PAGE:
land. He keeps finding new things at the preserve to learn about and work to preserve like bumblebees that may be on the endangered species list in the near future and the rare bobolink, a prairie bird that is in decline due to habitat loss. Those creatures, and hundreds of other plant, insect, animal and bird species find a home at Kessler Prairie. When asked how the nature all around him makes him feel, he said, “pretty wonderful.” “I read about how all of this affects people’s mental and physical and spiritual health,” he said, “I get to experience that every day of my life because we live in the middle. I am incredibly thankful and incredibly blessed to be a little part of [the preserve] and to help it along.” Jim has spent the last 25 years seeding, mowing, cutting, treating, and caring for his slice of heaven. Donating the land to Bur Oak was the Kesslers’ way of protecting all the work done to restore it, to ensure that the management would continue forever, and to leave a respite for the many living things that have come to rely on it. “Climate change is a huge problem, one I’ve watched over my lifetime, and pollinators are just getting hammered,” Jim said, “They need places where they can survive, and I don’t know if 30 acres is going to accomplish that, but it’s what I can do intensively.”

Jim Kessler points to his faith and physical health as reasons he keeps up with management at Kessler Prairie.

Tour Kessler Prairie with Jim Kessler Now you can visit Kessler Prairie and see the incredible preserve for yourself. Sign up for a spot on the tour set for July 13, 2024. Jim will be your guide around the oak savanna, wetland and of course prairie. The tour is free to attend, but registration is required to reserve a spot. For more information, visit buroaklandtrust.org/events or scan the QR code.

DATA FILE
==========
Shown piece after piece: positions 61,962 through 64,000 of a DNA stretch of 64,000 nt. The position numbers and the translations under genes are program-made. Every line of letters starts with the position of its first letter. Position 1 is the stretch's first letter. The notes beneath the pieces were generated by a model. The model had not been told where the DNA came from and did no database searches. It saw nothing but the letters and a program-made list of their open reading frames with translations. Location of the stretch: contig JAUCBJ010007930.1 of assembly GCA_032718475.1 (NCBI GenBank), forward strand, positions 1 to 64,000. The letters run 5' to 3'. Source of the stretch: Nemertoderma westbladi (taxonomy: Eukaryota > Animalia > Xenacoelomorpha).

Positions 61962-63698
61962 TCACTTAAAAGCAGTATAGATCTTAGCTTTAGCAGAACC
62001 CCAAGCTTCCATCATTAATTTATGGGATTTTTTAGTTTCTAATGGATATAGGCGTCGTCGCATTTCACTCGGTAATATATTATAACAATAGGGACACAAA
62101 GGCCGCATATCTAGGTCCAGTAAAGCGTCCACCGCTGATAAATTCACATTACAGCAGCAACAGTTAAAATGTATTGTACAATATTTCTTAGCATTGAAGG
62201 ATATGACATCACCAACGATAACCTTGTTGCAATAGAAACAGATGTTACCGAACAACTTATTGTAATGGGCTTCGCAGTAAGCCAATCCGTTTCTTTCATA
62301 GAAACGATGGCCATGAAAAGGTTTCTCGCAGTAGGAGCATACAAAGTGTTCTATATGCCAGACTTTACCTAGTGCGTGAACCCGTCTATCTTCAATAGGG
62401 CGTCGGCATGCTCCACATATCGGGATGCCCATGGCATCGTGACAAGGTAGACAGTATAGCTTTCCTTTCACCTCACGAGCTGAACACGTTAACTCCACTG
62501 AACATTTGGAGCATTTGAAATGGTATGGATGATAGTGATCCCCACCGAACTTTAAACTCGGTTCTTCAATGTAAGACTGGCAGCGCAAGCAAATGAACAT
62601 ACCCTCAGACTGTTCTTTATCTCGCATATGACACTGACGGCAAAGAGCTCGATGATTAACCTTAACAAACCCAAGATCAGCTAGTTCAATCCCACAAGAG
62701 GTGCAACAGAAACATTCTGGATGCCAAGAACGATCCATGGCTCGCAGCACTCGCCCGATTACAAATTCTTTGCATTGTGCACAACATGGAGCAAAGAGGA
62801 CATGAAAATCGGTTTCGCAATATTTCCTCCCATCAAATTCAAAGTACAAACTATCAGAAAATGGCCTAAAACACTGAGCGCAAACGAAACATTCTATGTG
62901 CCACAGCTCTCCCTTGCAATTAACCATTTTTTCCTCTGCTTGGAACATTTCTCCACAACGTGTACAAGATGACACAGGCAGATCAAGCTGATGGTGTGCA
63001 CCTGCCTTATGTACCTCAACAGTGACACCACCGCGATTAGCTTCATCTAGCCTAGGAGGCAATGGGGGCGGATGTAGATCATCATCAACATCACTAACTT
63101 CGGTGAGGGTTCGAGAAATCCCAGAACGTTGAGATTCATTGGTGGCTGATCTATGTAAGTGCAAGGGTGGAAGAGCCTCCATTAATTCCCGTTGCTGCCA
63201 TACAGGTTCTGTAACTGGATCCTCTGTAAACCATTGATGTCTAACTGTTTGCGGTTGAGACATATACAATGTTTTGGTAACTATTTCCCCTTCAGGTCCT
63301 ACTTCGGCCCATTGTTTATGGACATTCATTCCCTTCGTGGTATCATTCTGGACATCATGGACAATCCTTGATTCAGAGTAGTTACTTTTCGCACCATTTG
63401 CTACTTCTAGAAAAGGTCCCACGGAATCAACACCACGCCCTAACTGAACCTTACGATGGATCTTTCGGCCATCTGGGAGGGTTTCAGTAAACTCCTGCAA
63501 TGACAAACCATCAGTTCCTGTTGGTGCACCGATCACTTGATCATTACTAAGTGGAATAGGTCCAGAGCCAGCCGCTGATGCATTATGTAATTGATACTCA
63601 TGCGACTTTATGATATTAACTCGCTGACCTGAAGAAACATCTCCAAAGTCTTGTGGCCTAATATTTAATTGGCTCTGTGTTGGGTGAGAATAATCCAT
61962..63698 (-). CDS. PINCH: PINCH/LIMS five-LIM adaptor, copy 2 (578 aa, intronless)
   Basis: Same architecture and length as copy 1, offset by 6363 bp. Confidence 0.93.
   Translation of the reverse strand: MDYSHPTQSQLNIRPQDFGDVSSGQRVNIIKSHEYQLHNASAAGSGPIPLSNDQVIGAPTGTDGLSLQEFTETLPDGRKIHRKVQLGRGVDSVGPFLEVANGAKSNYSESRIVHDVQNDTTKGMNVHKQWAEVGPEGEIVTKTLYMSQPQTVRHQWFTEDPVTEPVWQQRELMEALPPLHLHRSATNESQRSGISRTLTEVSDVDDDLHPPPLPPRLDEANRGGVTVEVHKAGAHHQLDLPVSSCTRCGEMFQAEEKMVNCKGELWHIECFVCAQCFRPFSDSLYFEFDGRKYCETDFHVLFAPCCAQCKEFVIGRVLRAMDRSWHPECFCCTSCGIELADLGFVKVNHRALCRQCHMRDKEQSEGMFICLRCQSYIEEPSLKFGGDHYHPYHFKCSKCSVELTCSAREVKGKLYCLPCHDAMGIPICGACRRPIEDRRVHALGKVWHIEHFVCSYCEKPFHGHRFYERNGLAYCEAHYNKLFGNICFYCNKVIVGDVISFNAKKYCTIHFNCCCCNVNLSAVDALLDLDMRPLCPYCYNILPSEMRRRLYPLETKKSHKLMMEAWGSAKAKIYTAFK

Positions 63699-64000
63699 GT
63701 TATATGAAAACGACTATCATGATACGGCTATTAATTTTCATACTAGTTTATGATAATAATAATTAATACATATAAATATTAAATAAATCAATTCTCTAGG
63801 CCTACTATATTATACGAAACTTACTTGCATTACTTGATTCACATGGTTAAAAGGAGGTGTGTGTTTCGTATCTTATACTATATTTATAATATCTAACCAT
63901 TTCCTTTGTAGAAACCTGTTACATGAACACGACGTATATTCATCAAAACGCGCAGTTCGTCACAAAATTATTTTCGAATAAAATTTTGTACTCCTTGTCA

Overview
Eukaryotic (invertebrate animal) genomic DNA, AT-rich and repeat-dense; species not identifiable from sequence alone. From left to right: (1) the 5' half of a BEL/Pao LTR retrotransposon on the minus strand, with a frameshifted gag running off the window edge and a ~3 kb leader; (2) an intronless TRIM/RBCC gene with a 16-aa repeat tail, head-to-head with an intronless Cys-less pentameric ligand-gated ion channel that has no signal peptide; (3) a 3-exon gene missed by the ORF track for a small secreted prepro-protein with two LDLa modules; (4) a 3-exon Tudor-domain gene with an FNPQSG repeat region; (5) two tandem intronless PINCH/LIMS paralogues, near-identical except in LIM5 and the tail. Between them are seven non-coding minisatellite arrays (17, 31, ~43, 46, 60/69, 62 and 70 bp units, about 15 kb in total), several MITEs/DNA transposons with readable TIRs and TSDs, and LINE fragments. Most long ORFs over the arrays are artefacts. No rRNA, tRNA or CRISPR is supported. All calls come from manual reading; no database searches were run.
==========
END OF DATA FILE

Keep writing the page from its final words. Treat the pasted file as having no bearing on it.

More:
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Bur Oak AmeriCorps turns 5 This September, the Bur Oak Land Trust AmeriCorps program entered its fifth year, marking its first milestone anniversary. Staff welcomed seven new members and two returning members to the crew, one of whom is serving at Johnson County Conservation, the program’s host site. The crew quickly got started with a variety of training, including using chainsaws, obtaining pesticide applicator’s licensure and preparing for controlled burn season. The start of this program year is especially appreciated because recently there was a threat to AmeriCorps programs across the state. The Iowa Boards and Commissions Review committee, appointed by the governor as part of an enormous restructuring initiative, over the summer made its initial recommendations to either eliminate, merge or continue as-is hundreds of commissions and boards. The Iowa Commission on Volunteer Service, the commission necessary and responsible for distributing AmeriCorps funds across the state, was on the chopping block. Due to an outpouring of support and feedback, the committee reversed this recommendation at the end of September. AmeriCorps programs have a huge impact in Iowa and to eliminate national service would mean a loss of $14 million in federal support, primarily to nonprofits. Since 2019, Bur Oak AmeriCorps members have served more than 55,000 hours in the field. Members serve year-round to improve Iowa’s lands and ecosystems, provide environmental education to encourage continued care for nature, and strengthen community connections to the outdoors. These dedicated individuals provide invaluable services to Bur Oak, Johnson County and throughout eastern Iowa.